Mitali Perkins

Read how growing up as a first-generation Bengali-American influenced Mitali Perkin’s book, You Bring the Distant Near.


“Strong girls serve and empower the weak.”

Tell us about a time when your strength was tested.

I was born in Kolkata, India and we traveled the globe for a few years before settling in California. Suddenly, I was a brown Bengali girl in a middle school where everybody else was white and born in the USA. To intensify matters, my parents were as fresh off the boat as a media caricature of South Asian immigrants — heavy accents, sari-clad, forehead-dotted mother, strict rules about dating (AFTER marriage not BEFORE), right-handed curry eating, shoes discarded at the door, etc. etc.. Meanwhile, to survive school, I was desperately trying to turn myself into an “all-American” girl as fast as possible, whatever that meant. This constant code-switching required strength and courage.

More recently, just before YOU BRING THE DISTANT NEAR launched we lost my beloved Daddy. I had to go on tour during my season of grief. It was difficult walking through that valley while making so many public appearances, but the book itself explores grief and how it can also “bring the distant near.” I let the tears flow, made many dear connections, and received incredible comfort while journeying.

What is your favorite book about a strong girl and why?

I love the classic EMILY OF DEEP VALLEY by Maud Hart Lovelace, author of the Betsy-Tacy books. Emily has big dreams to change the world. She admires Jane Addams’ Hull House and longs to study sociology so she can help the Syrian refugees in her Minnesota town, but she can’t go to college because she must take care of her grandfather. In this redemptive story, Emily champions her Syrian friends, and as she does, she herself is empowered in return. I admire how Lovelace avoided an “outside savior” trope because of this mutually transformative relationship. As icing on the cake, when Harper Perennial re-issued this girlhood favorite of mine, I was invited to write the foreword to Emily’s story. A career high, definitely.

What is it about the main character of your story that inspires you?

That’s tough because my novel has four teen protagonists. At the core, Sonia, Anna, and Chantal are me and Tara is my sister. My sister is my best friend, so I’d have to say that Tara’s gentle, peacemaking spirit inspires me.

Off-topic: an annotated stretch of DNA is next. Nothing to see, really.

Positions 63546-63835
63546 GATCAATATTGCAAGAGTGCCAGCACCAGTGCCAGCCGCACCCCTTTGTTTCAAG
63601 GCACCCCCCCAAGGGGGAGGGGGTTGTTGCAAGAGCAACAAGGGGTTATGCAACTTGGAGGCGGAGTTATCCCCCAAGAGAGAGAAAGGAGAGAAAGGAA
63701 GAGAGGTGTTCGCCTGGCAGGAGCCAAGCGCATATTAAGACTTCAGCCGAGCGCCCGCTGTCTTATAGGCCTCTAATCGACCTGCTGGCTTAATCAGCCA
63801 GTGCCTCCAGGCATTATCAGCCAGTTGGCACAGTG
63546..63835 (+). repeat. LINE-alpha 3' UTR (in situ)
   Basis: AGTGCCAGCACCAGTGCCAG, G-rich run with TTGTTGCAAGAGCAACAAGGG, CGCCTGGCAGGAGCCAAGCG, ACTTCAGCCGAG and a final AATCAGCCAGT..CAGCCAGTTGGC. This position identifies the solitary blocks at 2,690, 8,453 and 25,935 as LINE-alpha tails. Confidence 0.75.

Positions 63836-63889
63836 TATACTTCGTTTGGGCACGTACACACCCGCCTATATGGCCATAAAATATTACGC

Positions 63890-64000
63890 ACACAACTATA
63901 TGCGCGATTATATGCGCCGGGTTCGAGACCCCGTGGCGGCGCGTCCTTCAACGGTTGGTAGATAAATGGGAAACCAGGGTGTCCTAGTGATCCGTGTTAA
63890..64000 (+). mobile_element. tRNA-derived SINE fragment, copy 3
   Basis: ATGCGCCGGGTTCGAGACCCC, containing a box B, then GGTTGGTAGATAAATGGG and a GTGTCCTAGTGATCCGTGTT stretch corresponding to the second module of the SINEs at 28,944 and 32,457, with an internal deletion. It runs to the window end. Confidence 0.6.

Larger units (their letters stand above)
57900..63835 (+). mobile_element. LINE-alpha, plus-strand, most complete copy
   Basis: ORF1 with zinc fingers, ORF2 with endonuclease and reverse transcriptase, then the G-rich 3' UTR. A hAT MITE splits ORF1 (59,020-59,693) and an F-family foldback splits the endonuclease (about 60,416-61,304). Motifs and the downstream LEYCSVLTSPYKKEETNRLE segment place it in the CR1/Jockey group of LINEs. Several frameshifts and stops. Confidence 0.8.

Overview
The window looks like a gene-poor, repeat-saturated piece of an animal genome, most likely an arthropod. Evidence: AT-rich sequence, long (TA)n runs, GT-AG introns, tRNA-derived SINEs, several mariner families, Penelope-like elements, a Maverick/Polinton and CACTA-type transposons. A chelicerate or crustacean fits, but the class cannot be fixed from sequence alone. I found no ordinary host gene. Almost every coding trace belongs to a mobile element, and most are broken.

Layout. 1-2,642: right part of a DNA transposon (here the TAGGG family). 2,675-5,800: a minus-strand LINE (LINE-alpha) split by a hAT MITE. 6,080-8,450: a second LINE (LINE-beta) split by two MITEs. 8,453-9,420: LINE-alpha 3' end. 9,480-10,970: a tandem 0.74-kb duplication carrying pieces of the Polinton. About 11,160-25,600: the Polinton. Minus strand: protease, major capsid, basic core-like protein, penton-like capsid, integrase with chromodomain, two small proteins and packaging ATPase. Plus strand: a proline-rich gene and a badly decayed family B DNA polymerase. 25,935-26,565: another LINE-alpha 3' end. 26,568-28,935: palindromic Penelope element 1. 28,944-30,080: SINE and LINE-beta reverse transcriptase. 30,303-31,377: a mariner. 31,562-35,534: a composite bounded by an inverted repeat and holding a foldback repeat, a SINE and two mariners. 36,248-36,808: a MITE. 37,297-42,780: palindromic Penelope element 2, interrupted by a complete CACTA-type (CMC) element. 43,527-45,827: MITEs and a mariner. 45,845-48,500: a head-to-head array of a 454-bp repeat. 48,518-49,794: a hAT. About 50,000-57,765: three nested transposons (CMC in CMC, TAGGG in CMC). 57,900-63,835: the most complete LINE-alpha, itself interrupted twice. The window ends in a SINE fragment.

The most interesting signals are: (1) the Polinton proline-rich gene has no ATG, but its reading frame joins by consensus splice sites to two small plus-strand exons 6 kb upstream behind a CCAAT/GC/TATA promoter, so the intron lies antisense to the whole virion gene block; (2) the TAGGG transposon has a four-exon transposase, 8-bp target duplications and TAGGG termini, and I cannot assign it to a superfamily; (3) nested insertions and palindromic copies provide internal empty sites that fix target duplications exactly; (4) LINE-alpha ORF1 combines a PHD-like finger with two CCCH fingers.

What is the best piece of advice you were given as a girl?

Get a library card and read.

What’s your superpower?

As I told you earlier, it was stressful growing up between cultures. I survived, however, and emerged with what I call my “hyphen” superpower. This code-switching skill enables me to cross borders much more adeptly than people who grow up monoculturally.

You write the Das family so beautifully, Mitali.  I assume that you drew from your own experiences growing up as a first-generation Bengali-American girl.  What were the parts of your own experience that you fought hardest to preserve in Tara and Sonia’s story?

Resisting colorism and sexism while celebrating the strong family ties, poetry, humor, and beauty in my culture of origin.

Why were those important to keep?

I grew up hearing that someone with lighter skin was more attractive than someone with darker skin. Reading widely helped me fend off this lie. Crossing borders of culture offers the opportunity to bring along the best of a heritage and escape the worst of it.

This novel features girls and their moms in a battle of the wills, especially when American culture comes clashing with Bengali culture. And, oh my goodness, Mrs. Das was one a tough cookie!  And yet, I also felt that you wrote the story of how mothers and daughters grow to love and understand each other. What were the things that you took into consideration as you were writing each of the Das women?  

In the journey to maturity, we are invited to offer grace to our flawed and failing parents.  Writing this novel helped me take a step forward in this quest. In turn, our sons will have to face the challenge of forgiving my husband and me. And so on.

The novel spans three generations:  Tara and Sonia as little girls when they move to the states; their teen years in New Jersey, and finally their own lives as mothers.  And this is all in a YA novel, meant to appeal to teens. What was the secret to taking on a sweeping tale that teens could still relate to?  What was the hardest part of capturing so much time within a single novel?

It takes decades for border-crossing to change a family system, and that’s why I wrote the novel to span that length of time. In low moments, I still think I was nuts to try it. It dumbfounds me that American readers are enjoying the book because it’s not a traditional hero’s journey — unless, of course, you see the entire Das family as the protagonist. Maybe that’s the instinctive counter-cultural twist in the novel: a family–not an individual–is the main character of any Bengali epic journey.

What are you working on next?

BOY WONDER & KAT GIRL is the story of a Boston boy and a California girl who take a “summer service trip” to Kolkata, India. Can’t tell you more because I’m in the throes of revision and I’ll kill the flow if I talk too much about the story.